Calculator which follows BODMAS rules in Java

Today we’ll implement a calculator that follows BODMAS rule in Java.

BODMAS expands to- Bracket Of Division Multiplication Addition Subtraction. It is a global norm for performing arithmetic calculations. Following this order, we achieve correct arithmetic results.

The example expressions undergoing BODMAS evaluation are in the code itself. The resultant output has the solved answers for these expressions.

Implementation of BODMAS in Java

Implementing this code requires importing java.util.Stack.

  • We’ll be pushing our elements into the stack,
  • Parsing the expression to identify the tokens
  • The token can be operand or operator
  • If brackets come, the highest priority is given to its enclosing expression
  • Rest of the stack contains the remaining tokens
  • Evaluation of remaining tokens takes place
  • We’ll be repeating this procedure until the result reaches the top of the stack.
import java.util.Stack; 
  
public class B_C 
{ 
 public static int solve_this(String expression) 
 { 
  char[] ar_tok = expression.toCharArray(); 
  
// This is the Stack for numbers, our values
 Stack<Integer> values = new Stack<Integer>(); 
// This Stack is for our Operators called 'sta_obj' 
Stack<Character> sta_obj = new Stack<Character>(); 
  
for (int i = 0; i < ar_tok.length; i++){
// Our present token is a whitespace? so skip it
if (ar_tok[i] == ' ') 
continue; 
// Our token is a number? push it onto the stack for numbers 
if (ar_tok[i] >= '0' && ar_tok[i] <= '9') 
 { 
 StringBuffer buff_s = new StringBuffer(); 
// Incase the number has more than one digit
while (i < ar_tok.length && ar_tok[i] >= '0' && ar_tok[i] <= '9') 
buff_s.append(ar_tok[i++]); 
values.push(Integer.parseInt(buff_s.toString())); 
} 
  
// Our token is an opening bracket? push it onto 'sta_obj' 
else if (ar_tok[i] == '(') 
sta_obj.push(ar_tok[i]); 
  
// Once we meet the closing bracket , solve the complete bracket 
else if (ar_tok[i] == ')') { 
while (sta_obj.peek() != '(') 
values.push(applyOp(sta_obj.pop(), values.pop(), values.pop())); 
sta_obj.pop(); 
} 
// Incase the token is an operator 
else if (ar_tok[i] == '+' || ar_tok[i] == '-' || 
ar_tok[i] == '*' || ar_tok[i] == '/') 
{ 
// While top of 'sta_obj' has same or greater precedence to current 
// token, which is an operator. Apply operator on top of 'sta_obj' 
// to bring on top two elements in the values stack.
while (!sta_obj.empty() && hasPrecedence(ar_tok[i], sta_obj.peek())) 
values.push(applyOp(sta_obj.pop(), values.pop(), values.pop())); 
  
// Pushing the token onto 'sta_obj'. 
                sta_obj.push(ar_tok[i]); }} 
  
// Now that the expression is parsed, we'll use the rest of
/ sta_obj for the remaining values 
while (!sta_obj.empty()) 
values.push(applyOp(sta_obj.pop(), values.pop(), values.pop())); 
  
// If the top of 'values' has the result, simply return it 
        return values.pop();} 
// True is returned if 'oper_2' has higher or same precedence as 'oper_1',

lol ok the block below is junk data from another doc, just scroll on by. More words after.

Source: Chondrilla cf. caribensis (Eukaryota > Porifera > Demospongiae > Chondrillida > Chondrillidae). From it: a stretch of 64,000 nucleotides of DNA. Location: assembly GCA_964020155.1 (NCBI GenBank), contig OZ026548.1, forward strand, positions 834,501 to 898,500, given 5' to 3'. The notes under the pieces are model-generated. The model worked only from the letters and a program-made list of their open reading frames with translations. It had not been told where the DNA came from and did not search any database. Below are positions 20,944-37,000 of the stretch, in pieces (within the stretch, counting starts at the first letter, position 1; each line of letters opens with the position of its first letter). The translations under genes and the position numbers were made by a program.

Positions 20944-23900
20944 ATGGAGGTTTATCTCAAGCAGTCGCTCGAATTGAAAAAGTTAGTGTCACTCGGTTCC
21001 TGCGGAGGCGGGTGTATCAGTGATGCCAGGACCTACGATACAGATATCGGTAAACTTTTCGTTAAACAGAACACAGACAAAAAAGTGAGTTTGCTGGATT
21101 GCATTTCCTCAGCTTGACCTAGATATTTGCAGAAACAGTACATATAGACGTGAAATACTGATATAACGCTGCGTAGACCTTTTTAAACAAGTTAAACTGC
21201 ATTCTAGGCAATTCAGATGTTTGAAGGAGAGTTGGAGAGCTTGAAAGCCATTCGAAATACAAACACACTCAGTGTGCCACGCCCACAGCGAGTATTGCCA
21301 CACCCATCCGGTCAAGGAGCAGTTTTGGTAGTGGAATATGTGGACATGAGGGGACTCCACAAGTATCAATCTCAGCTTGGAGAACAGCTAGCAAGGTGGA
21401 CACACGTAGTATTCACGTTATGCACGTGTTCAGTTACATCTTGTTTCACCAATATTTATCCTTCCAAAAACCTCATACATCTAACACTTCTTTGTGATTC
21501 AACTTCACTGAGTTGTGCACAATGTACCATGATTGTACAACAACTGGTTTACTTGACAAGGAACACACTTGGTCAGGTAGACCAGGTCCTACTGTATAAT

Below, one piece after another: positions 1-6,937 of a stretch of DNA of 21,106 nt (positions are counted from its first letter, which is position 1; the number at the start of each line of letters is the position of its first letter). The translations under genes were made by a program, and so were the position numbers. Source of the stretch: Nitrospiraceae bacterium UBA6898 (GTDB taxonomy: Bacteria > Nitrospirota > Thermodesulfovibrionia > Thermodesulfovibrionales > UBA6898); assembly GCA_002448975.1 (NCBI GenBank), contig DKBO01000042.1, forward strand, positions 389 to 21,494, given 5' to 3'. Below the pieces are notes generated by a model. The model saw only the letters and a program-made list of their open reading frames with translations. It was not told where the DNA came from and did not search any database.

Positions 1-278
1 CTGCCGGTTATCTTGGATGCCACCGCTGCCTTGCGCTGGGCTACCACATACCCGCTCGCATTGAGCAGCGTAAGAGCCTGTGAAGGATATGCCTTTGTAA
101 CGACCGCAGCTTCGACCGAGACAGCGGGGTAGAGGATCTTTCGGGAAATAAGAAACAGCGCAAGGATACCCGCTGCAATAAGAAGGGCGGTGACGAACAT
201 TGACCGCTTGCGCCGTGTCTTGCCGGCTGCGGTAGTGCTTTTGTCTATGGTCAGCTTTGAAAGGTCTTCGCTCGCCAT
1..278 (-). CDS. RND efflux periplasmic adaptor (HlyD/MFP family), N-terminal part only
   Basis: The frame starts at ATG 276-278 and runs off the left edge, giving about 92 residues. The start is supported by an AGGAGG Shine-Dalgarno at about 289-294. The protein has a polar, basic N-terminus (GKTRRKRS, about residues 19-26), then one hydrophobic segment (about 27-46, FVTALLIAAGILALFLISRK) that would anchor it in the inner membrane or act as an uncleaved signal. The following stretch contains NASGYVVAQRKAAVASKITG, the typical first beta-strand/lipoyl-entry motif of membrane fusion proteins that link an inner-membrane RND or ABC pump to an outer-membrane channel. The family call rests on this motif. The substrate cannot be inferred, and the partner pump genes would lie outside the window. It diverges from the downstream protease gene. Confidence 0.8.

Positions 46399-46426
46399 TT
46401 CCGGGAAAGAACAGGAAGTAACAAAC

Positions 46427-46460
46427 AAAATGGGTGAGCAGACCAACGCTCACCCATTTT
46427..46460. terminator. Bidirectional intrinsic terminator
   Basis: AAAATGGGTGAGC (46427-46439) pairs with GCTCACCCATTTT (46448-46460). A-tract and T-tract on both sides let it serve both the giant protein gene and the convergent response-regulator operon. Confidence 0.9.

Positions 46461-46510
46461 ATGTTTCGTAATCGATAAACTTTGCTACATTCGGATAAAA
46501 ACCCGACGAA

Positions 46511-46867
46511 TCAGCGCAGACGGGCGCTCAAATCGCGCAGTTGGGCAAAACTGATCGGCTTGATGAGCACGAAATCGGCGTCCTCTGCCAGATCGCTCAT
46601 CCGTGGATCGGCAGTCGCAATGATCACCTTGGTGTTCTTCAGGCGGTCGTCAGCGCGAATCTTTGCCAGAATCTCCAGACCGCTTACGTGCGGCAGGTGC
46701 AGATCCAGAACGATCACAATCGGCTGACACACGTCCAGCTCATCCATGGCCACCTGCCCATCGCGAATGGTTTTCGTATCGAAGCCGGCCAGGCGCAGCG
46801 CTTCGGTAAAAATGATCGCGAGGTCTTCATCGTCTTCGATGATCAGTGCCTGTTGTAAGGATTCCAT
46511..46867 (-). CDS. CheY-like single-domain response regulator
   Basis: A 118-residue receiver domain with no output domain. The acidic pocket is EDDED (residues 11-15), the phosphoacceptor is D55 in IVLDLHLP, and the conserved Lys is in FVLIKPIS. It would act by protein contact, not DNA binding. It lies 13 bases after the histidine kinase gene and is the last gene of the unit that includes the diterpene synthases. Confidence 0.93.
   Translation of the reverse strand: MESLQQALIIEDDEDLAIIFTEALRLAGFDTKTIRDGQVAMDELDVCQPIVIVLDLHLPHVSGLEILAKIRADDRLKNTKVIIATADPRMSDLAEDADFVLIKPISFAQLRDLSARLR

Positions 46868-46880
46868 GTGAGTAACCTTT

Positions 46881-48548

// else false is returned 
 public static boolean hasPrecedence(char oper_1, char oper_2){ 
 if (oper_2 == '(' || oper_2 == ')') 
  return false; 
 if ((oper_1 == '*' || oper_1 == '/') && (oper_2 == '+' || oper_2 == '-')) 
  return false; 
  else
  return true;}
    // Here's a utility method for applying an operator 'oper' on the operands 'var1' and 'var2' 
    public static int applyOp(char oper, int var2, int var1) 
    { 
     switch (oper){ 
     case '+': 
        return var1 + var2; 
     case '-': 
        return var1 - var2; 
     case '*': 
        return var1 * var2; 
     case '/': 
         if (var2 == 0) 
         throw new
         ArithmeticException("division by zero.. immpossible!"); 
         return var1 / var2; 
} 
 return 0;} 
  
// Main section 
public static void main(String[] args) 
{ 
System.out.println("******OUTPUTS******");
System.out.println(BOD_Calc.solve_this("50 + 5 * (70/70)")); 
System.out.println(BOD_Calc.solve_this("50 + 5 * 70/70")); 
System.out.println(BOD_Calc.solve_this("100 + 5 * 30")); 
System.out.println(BOD_Calc.solve_this("100 * ( 5 + 30 ) "));
System.out.println(BOD_Calc.solve_this("100 / 0"));
}

Explanation

In the above code, B_C is the main Class. It has the following methods:

  • int solve_it()
  • boolean hasPrecedence()
  • int calc_Op()
  • Main()

Likewise, int solve_it() basically brings everything to a character array, to parse the expression. Here ar_tok is the character array storing the parse tokens. For pushing numbers onto stack we have ‘val_sta’ , and for pushing operators onto stack we have ‘sta_obj’. After the declaration of variables, we move to the parsing of the expression. Parsing the expression requires StringBuffer class,  with its instance ‘buff_s’.

Moreover, to check the precedence of operators, boolean hasPrecedence() is given. Since it is boolean, returning true or false indicates the priority. Moving on to applyOp().

int calc_Op() is the actual calculator. A switch case of the operator determines the performing arithmetic operation. Special vigilance is by the exception block for division by zero, as in the code.

The main section comprises of the expressions yet to undergo evaluation.

Output

The sample code snippet produces the following output:

******OUTPUTS******
50
4905
250
3500
Exception in thread "main" java.lang.ArithmeticException: division by zero.. immpossible!

Thus, the following code produces the following output. Prior knowledge of Java syntaxes, concepts, and methods would come in handy.

To learn more about stack operations, refer the following links:

How Java objects are stored in memory

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